Mae Tan, Fariz Jabba And More Weigh In On The Appeal Of Culture Cartel

They spoke on sneaker culture, personal style and their hopes for Asian fashion in 2020

Culture Cartel 2019 at F1 Pit Building

Photo: Culture Cartel 2019, Powered by Mercedes-Benz

This past weekend saw the return of Culture Cartel at the F1 Pit Building. 

For the uninitiated, Culture Cartel is a convention committed to spotlighting the various local and international subcultures, from street style to tattoo artistry and toys. Their goal? To celebrate and promote all subcultures and street culture. To that end, the people behind the convention hosted a three-day event, held last week from Friday through Sunday, and is Asia’s first and only dedicated street culture convention. At Culture Cartel 2019, attendees got to shop exclusive sneaker drops and independent design labels; get tatted by world-renowned artists; and sit in on panel discussions comprising the likes of Yeezy’s artistic director Steven Smith and online personality and singer Preeti Nair. It was also a celebration of creativity filled with eye-catching digital campaigns and artistic pop-up installations. 

We chatted with five personalities at the event to find out their thoughts on street culture, personal style and more. Read on to find out what they had to say. 



Mae Tan, 24, Influencer and star of Netflix’s
Singapore Social

What brings you to Culture Cartel 2019?
I’ve decided to take all of my personal stuff (belongings) out and sell it for a good cause at Culture Cartel Convention, where I believe there’s a lot of people from different cultures with different interests, whom are coming together. And I’m donating 100 percent of the sales to two causes really close to my heart. The first is of course the climate. So I’ve decided to give half of the proceeds to WWF Singapore. As for the other 50 percent, I’ve decided to go with the future of education, which is The Contentment Foundation. It’s trying to bring mindfulness to children all around the world through education. Not only is this for children but it’s for teachers, families and businesses as well.

How would you describe your personal style?
My personal style is eclectic—it’s all over the place. I’m not shy to try new styles and try different things. I would like to think that I’m not a sneakerhead, but based off the amount of sneakers I have, I guess I could.

What are your thoughts on Asian fashion?
It’s definitely a mishmash of cultures. And I think it’s growing slowly, and creating its own sense of style—especially in Singapore as it’s a melting pot of cultures. You can really see all kinds of styles gelling together here, which is nice. For example, my relationship with fashion is all about self-expression. It’s a reflection of myself.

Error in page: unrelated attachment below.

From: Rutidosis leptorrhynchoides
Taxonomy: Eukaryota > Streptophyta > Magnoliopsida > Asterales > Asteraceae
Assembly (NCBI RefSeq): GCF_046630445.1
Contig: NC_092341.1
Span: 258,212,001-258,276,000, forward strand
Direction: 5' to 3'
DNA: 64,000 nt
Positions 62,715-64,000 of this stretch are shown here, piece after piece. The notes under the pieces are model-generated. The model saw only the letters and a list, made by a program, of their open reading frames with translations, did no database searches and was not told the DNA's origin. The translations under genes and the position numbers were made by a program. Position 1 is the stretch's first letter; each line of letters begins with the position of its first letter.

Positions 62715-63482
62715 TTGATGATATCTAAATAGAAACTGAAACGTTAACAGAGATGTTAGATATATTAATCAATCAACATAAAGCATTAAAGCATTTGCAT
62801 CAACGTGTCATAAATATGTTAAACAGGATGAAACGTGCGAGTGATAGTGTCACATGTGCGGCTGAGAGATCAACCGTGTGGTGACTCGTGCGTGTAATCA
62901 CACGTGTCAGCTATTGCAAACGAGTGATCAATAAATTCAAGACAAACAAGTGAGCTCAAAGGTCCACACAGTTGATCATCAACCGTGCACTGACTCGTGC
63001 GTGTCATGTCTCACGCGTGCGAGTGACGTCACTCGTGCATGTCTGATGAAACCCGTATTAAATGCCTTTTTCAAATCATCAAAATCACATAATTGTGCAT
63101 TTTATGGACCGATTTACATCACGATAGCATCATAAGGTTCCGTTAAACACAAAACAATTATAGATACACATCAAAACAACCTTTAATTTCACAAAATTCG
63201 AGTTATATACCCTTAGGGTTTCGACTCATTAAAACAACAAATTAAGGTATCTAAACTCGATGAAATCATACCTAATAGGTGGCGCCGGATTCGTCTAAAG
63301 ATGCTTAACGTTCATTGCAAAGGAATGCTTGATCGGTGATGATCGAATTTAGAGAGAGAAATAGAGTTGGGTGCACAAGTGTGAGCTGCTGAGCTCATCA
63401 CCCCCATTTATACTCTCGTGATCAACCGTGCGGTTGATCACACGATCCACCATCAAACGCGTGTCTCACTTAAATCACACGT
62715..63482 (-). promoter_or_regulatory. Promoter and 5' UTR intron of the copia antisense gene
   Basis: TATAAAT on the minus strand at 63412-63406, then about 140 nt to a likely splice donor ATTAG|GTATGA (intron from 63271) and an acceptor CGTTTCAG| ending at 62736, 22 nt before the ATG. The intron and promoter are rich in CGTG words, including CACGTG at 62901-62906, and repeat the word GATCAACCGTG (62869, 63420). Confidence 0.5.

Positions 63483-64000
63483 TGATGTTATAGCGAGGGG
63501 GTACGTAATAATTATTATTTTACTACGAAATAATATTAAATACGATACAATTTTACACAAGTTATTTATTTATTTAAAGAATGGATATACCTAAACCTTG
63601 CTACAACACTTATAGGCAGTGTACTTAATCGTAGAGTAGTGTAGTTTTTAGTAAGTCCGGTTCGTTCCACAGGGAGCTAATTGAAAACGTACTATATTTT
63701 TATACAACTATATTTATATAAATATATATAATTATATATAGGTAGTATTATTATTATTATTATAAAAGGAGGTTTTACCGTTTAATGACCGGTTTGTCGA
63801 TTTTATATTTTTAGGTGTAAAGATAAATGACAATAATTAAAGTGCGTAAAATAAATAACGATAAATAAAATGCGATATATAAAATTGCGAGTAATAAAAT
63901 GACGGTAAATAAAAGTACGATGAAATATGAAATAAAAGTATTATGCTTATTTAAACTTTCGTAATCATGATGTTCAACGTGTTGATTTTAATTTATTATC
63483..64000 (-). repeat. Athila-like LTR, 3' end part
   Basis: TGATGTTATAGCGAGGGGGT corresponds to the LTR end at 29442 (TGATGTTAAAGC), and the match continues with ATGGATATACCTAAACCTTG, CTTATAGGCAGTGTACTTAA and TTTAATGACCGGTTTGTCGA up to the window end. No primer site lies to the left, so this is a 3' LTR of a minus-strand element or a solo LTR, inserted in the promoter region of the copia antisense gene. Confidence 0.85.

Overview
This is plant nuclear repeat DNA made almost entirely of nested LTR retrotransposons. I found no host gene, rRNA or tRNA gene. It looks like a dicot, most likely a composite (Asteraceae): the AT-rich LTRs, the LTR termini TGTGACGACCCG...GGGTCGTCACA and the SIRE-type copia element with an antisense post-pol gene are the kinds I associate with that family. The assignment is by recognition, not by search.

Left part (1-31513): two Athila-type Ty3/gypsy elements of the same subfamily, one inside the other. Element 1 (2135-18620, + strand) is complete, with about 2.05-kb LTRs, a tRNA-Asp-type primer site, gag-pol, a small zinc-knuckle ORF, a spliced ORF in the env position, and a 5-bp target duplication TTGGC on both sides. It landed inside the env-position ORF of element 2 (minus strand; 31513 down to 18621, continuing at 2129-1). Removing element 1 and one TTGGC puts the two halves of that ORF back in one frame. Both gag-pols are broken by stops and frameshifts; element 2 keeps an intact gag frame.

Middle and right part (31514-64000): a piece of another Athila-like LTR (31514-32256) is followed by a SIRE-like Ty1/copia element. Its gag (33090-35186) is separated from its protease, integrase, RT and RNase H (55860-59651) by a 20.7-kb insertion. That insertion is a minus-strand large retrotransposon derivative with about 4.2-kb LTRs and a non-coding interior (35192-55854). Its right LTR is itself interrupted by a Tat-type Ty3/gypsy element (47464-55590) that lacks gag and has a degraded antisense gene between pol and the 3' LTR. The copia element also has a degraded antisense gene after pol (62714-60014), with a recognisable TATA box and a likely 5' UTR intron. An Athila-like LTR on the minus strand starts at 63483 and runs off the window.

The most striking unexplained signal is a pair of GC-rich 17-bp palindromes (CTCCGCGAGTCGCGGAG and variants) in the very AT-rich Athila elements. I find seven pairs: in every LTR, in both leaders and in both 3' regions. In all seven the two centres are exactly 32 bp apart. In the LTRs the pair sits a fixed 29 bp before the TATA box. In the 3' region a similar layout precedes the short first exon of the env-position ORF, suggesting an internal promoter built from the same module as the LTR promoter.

What is your hope for Asian fashion in 2020?
I just hope that people can be themselves; be authentic to who they are and reflect that in the things that they do in the lives that they lead. And I think that will naturally flow into their fashion. 

Related article: Mae Tan Reveals How Singapore Social Has Changed Her Life



Fariz Jabba, 23, Rapper and Recording Artist

What brings you to Culture Cartel 2019?
I have a performance with my Def Jam South East Asia family. And I’m also here because I wanted to check out all the fashion, art, shoes and everything else the convention offers. Not to mention the food—me and my boys have a burger named after us at 21 Sliders, and it’s made with the flavours I grew up with. There’s a lot of things that I’m here for. For instance, a lot of my friends are setting up booths and I wanted to check them out. I was here last year and it was amazing.  

How would you describe your personal style?
On days when I don’t want to alert people to my presence, I would wear a full black outfit—a fitted t-shirt, work pants (so I look dapper), and accessorise a little bit, and fly shoes. And then on days like today when I’m performing, I would dress to stand out. I used to have coloured hair, but I dyed it back to black because it (my hair) looked unhealthy. I’m working with Tommy Jeans right now because I like the burst of colours—I love bold colours and to try new things. For example, when it was trendy to wear neon green, I didn’t want to be part of it because I don’t want to conform to a certain style. I can’t describe my style exactly because I’m still developing it. But if I had to describe it, I’d say it’s colourful, bold, confident and original.

What are you thoughts on Asian fashion?
I feel like Japanese fashion is on top of the world right now. I feel like they’re bigger than American and European fashion, in terms of originality. Take their shoes, for instance; there are always Japan exclusives—and every sneakerhead knows that. Brands like BAPE by Nigo have created sort of a template on how streetwear should be worn way back in the day—almost 10 years ago. And now, people are still wearing BAPE. 

What is your hope for Asian fashion in 2020?
I would like rappers to get more involved with fashion. And I would like to see brands working more with rappers, for example, in music videos. Give them a campaign because they can do it and make it cool. 



Grace Lim, 27, Freelance Fashion Stylist

What brings you to Culture Cartel 2019?
Culture Cartel Convention is filled with all sorts of brands and street culture vendors, which you would otherwise rarely get a chance to explore unless you make your way down to each respective store. When you visit the convention, you get the opportunity to find a lot of fashion, arts and culture in one place. So it’s a really great place to be.